A full-stacked journey


My journey into software development has officially begun.

I spent the past week putting in 12-hour days at Hack Reactor, an immersive coding program here in sunny (cloudy?) San Francisco.

After 6 straight days of Sublime Text, Stacks, Queues, Hash tables, Graphs, Prototypal chains, Scopes, Closures, the keyword “this,” I’m so cross-eyed I can barely see the screen. Nonetheless, stoke is high. After all, this is what I was looking for: ambitious, nerdy and fun people to help me develop a skill I’m passionate about. Moreover, working with my peers has made it increasingly clear that effective communication for developers is crucial for success — I am realizing that good developers are usually “good” not just because of raw talent or wizardry but rather because they are very effective communicators. It turns out articulating solutions can be as important as the problem-solving itself. Fascinating, huh?

With everything we’ve covered in just one week, I can’t imagine how wild the next 11 between now and graduation will be! I came into the program with little more than a solid foundation in vanilla JavaScript. By the end of the Hack Reactor program, I’ll be layering on core Computer Science concepts while also learning the tools and concepts needed to build full-stack applications.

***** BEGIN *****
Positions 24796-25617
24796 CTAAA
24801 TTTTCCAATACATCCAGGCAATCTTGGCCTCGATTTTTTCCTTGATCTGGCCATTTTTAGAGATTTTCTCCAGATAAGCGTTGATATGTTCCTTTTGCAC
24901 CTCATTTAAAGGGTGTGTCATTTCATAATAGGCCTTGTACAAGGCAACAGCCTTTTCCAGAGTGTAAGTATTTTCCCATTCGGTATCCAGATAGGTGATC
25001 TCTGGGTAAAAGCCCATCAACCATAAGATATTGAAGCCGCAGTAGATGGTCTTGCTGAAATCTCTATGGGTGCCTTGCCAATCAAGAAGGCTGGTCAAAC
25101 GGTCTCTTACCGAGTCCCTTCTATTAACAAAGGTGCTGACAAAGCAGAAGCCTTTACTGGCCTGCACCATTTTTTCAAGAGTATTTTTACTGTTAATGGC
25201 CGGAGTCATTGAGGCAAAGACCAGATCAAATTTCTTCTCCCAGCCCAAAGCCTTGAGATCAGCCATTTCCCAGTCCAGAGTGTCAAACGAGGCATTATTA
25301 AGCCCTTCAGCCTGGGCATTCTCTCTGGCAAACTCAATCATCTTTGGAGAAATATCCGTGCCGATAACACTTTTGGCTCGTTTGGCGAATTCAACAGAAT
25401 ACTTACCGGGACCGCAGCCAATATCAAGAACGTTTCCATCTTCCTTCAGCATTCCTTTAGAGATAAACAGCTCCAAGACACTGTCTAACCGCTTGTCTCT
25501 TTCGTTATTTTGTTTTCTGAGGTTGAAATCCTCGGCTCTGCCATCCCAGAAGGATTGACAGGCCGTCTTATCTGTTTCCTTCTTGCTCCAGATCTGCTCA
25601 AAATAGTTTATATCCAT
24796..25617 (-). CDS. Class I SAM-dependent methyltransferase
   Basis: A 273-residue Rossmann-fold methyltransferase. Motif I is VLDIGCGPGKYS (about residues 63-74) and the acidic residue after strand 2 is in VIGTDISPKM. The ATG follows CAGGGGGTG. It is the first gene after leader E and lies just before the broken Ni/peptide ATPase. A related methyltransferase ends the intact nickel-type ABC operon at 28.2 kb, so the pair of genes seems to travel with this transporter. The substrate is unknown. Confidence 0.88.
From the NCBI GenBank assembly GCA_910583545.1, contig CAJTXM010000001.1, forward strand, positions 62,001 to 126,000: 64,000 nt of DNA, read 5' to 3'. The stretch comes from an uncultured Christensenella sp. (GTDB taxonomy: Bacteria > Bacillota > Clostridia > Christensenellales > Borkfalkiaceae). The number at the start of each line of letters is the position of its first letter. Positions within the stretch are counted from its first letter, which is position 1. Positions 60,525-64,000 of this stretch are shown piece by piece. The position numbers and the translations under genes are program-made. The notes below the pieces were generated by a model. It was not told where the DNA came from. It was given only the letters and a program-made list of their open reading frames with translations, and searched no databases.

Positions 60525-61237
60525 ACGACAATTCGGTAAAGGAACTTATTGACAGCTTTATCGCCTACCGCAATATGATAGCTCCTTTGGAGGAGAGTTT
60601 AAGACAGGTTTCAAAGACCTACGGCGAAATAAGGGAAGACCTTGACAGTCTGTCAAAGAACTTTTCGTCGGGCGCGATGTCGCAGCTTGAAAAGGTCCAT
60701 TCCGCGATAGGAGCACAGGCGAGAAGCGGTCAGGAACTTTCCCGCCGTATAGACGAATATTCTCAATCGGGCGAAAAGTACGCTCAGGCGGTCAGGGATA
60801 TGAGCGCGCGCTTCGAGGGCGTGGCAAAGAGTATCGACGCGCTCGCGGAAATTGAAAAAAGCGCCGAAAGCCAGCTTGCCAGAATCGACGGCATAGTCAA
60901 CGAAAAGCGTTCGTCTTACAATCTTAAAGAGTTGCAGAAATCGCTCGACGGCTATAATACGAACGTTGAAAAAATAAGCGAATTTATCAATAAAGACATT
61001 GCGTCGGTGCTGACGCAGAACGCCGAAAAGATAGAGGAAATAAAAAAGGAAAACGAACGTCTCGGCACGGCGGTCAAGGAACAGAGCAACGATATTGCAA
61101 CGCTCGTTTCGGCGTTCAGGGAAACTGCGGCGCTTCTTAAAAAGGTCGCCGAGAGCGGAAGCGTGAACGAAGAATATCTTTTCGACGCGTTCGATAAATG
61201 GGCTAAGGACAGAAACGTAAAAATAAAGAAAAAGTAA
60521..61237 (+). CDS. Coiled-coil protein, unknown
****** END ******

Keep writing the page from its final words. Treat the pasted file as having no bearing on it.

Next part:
I figured it would be fun to document my progress along the way using a fun little diagram. I’ll fill in the web application diagram below each week to make note of all the concepts, technologies and frameworks I’ve learned. The parts circled in red represent the new concepts I’ve picked up during the week’s coding adventures. It will be exciting to see how this diagram fills out!

I’ll also be documenting my favorite learning each week, to keep a record of the program highlights. Note: Any technical posts will be posted separately and excluded from this weekly review.

Fasten your seatbelt — this is going to be one hell of a ride! :)

Favorite learning

Constructing a hash table implementation for JavaScript. A hash table is a data structure used to implement an associative array — a structure that can map keys to values. The reason we would use a hash table over another data structure is because it allows for constant time access, i.e. O(1). Note that insert & remove operations are O(1) most of the time, but the worst case is O(n). This can occur because:

  • When a hash table is growing, it resizes itself and every element must be rehashed
  • It’s possible for all keys to hash to the same bucket, in which case it becomes a O(n) search for an item in that bucket

My favorite parts of the implementation was learning how to avoid collisions and how to resize the hash table to maintain optimal performance.

Closing Remarks

Still reading? Good! If you enjoy the technical side of things as much as me, we’re probably kindred spirits :). See you next week!

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Why am I sharing my travel stories?

Founder & CEO of TruStory. I have a passion for understanding things at a fundamental level and sharing it as clearly as possible.

Preethi Kasireddy